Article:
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With the steady stream of settlers in to Indian “” land, Eastern newspapers published sensationalized reports of cruel native tribes carrying out massive massacres of hundreds of white travelers. Although some settlers lost their lives to American Indian attacks, this was certainly not the norm; in fact, Native American tribes repeatedly helped settlers cross the Plains. Not only did the American Indians peddle wild game and other necessities to travelers, but they acted as guides and messengers between wagon trains as well. Despite the friendly natures of the American Indians, settlers still feared the likelihood of an attack.
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To soothe these fears, in 1851 the U.S. government held a conference with several local Indian tribes and established the Treaty of Fort Laramie. Within this treaty, each Native American tribe consented to a bounded territory, allowed the government to construct tracks and forts in this territory and agreed not to ever go after settlers; in return the federal government agreed to honor the boundaries of each tribe’s territory and make gross annual payments to the Indians. The Native American tribes responded peacefully to the treaty; in fact the Cheyenne, Sioux, Crow, Arapaho, Assinibione, Mandan, Gros Ventre and Arikara tribes, who entered into the treaty, even agreed to end the hostilities amongst their tribes in order to accept the terms of the treaty.
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This peaceful agreement between the U.S. government and the Native American tribes didn’t hold very long. After hearing tales of fertile land and tremendous mineral wealth in the West, the government soon broke their assurances established in the Treat of Fort Laramie by allowing thousands of non-Indians to flood into the region. With so many newcomers heading west, the federal government established a policy of restricting Native Americans to reservations, limited swaths of land within a group’s territory “” set aside exclusively for their use, to be able to give more territory for “” non-Indian settlers.
In a series of new treaties the U.S. government commanded Native Americans to abandon their land and migrate to reservations in exchange for protection from attacks by white settlers. In addition, the Indians were allocated a yearly stipend that would include cash in addition to foodstuffs, animals, household goods and agricultural equipment. These reservations were created in an attempt to clear the way for increasing U.S. growth and administration in the West, as well as to keep the Native Americans divided from the whites in order to lessen the potential for conflict.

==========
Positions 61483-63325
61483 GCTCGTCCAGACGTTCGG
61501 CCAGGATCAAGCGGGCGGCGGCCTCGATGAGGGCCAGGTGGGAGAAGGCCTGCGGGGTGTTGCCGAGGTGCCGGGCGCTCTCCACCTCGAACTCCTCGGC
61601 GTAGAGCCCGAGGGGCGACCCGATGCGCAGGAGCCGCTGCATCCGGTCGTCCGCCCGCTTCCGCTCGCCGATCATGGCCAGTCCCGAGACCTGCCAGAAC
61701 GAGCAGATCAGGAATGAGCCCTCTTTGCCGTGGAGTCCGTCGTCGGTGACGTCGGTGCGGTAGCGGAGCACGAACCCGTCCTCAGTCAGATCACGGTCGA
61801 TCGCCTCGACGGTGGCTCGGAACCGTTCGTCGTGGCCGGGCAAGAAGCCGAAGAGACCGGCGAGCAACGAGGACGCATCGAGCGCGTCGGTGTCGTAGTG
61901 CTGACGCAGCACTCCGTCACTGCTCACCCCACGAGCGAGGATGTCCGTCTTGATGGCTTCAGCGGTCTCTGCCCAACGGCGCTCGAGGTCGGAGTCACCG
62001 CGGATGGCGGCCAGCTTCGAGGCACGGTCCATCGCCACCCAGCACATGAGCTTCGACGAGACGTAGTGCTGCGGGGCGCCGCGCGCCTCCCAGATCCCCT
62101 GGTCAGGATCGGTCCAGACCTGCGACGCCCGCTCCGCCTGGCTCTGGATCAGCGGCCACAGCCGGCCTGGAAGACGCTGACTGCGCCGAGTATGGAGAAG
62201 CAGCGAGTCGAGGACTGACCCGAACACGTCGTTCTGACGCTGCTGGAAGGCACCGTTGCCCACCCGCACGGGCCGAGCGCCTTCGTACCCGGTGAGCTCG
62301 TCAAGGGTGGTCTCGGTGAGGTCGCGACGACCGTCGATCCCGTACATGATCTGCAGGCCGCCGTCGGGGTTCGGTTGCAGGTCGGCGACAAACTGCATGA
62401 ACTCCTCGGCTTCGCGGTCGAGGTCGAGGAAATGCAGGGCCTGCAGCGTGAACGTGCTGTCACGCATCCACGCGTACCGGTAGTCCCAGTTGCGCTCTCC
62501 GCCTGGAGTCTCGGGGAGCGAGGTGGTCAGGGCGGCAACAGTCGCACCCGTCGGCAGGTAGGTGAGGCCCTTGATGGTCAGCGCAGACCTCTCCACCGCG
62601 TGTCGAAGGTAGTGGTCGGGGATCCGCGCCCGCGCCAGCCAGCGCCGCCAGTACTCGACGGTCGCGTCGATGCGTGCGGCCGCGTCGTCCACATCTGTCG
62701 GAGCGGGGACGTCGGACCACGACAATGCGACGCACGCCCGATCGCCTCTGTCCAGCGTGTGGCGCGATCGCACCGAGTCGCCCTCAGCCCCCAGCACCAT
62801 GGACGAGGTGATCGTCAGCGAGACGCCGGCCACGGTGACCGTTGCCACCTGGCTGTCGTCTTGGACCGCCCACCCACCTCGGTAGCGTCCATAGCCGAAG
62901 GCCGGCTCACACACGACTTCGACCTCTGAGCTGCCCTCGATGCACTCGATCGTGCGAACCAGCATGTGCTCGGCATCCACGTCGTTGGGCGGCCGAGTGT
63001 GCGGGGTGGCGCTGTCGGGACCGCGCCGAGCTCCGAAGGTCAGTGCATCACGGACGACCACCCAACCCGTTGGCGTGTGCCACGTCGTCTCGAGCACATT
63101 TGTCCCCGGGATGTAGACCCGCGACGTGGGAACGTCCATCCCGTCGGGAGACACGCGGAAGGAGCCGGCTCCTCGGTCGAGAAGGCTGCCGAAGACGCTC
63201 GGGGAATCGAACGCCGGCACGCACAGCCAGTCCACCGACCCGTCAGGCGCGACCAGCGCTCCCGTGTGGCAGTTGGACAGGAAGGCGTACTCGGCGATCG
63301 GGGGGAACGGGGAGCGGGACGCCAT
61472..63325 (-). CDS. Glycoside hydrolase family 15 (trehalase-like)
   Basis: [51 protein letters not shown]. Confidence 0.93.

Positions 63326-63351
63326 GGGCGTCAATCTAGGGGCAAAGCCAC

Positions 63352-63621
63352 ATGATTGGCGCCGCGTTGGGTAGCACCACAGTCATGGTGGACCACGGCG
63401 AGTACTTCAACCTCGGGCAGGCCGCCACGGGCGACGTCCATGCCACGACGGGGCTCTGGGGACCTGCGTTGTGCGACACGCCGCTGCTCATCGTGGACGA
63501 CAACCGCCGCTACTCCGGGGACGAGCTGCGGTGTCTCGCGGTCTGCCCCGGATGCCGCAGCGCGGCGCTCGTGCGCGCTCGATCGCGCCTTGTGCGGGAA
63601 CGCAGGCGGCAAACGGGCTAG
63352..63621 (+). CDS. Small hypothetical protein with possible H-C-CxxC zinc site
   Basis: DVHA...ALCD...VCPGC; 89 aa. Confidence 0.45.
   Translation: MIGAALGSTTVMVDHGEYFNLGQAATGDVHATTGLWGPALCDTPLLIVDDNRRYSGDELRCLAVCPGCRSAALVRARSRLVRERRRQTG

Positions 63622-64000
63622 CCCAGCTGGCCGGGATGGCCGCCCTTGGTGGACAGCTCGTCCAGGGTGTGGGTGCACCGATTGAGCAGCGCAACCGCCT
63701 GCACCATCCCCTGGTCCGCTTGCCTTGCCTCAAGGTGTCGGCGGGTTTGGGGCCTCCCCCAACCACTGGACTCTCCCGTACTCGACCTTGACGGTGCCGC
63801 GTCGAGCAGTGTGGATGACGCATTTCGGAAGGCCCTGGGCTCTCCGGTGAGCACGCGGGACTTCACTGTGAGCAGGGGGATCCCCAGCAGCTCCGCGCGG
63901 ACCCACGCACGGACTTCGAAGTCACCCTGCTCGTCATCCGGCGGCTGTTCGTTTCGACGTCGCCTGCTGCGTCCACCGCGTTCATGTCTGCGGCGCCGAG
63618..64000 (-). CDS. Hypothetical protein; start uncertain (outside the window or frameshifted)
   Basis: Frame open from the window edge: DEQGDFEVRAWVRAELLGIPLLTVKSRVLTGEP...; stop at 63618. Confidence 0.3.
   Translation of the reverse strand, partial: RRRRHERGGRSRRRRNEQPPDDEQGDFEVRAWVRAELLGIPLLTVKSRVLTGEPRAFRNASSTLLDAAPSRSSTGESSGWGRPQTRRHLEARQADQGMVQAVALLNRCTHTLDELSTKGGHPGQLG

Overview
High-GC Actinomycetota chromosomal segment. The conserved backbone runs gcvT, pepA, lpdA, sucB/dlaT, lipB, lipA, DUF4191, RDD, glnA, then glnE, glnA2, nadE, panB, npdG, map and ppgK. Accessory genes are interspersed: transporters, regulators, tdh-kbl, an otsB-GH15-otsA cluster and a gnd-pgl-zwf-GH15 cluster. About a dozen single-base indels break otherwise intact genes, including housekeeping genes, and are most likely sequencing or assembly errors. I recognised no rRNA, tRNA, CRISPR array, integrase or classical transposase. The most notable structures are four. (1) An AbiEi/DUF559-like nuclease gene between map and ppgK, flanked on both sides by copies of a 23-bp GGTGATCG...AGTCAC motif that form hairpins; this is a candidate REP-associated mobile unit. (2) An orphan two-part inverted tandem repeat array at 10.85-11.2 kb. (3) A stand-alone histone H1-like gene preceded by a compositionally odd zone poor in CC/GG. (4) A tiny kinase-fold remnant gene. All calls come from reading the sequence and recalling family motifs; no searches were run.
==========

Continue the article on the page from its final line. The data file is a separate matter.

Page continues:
History of the Plains Indians
These accords had many problems. Most importantly many of the native people didn’t properly understand the document that they were signing or the conditions within it; further, the treaties did not respect the cultural practices of the Native Americans. In addition to this, the government departments accountable for applying these policies were overwhelmed with awful management and corruption. In fact most treaty conditions were never accomplished.
The U.S. government almost never fulfilled their side of the deals even when the Native Americans migrated quietly to their reservations. Unethical bureau agents sometimes sold off the supplies that were meant for the Indians on reservations to non-Indians. Additionally, as settlers needed more territory in the West, the federal government frequently cut the size of reservation lands. By this time, many of the Native American peoples were dissatisfied with the treaties and angered by settlers’ endless appetite for land.
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Angered by the government’s dishonest and unjust policies, some Native American tribes, including bands of Cheyennes, Arapahos, Comanches and Sioux, fought back. As they fought to defend their lands and their tribes’ survival, over a thousand skirmishes and battles broke out in the West between 1861 and 1891. In an attempt to compel Native Americans onto the reservations and to end the violence, the U.S. government responded to these incursions with costly military campaigns. Clearly the U.S. government’s Indian policies were in need an adjustment.
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Native American policy shifted dramatically following the Civil War. Reformers felt that the scheme of pushing Native Americans inside reservations was far too severe while industrialists, who were worried about their property and resources, regarded assimilation, the cultural absorption of the American Indians into “white America” as the sole permanent means of ensuring Native American survival. In 1871 the federal government passed a pivotal law stating that the United States would no longer deal with Native American tribes as independent nations.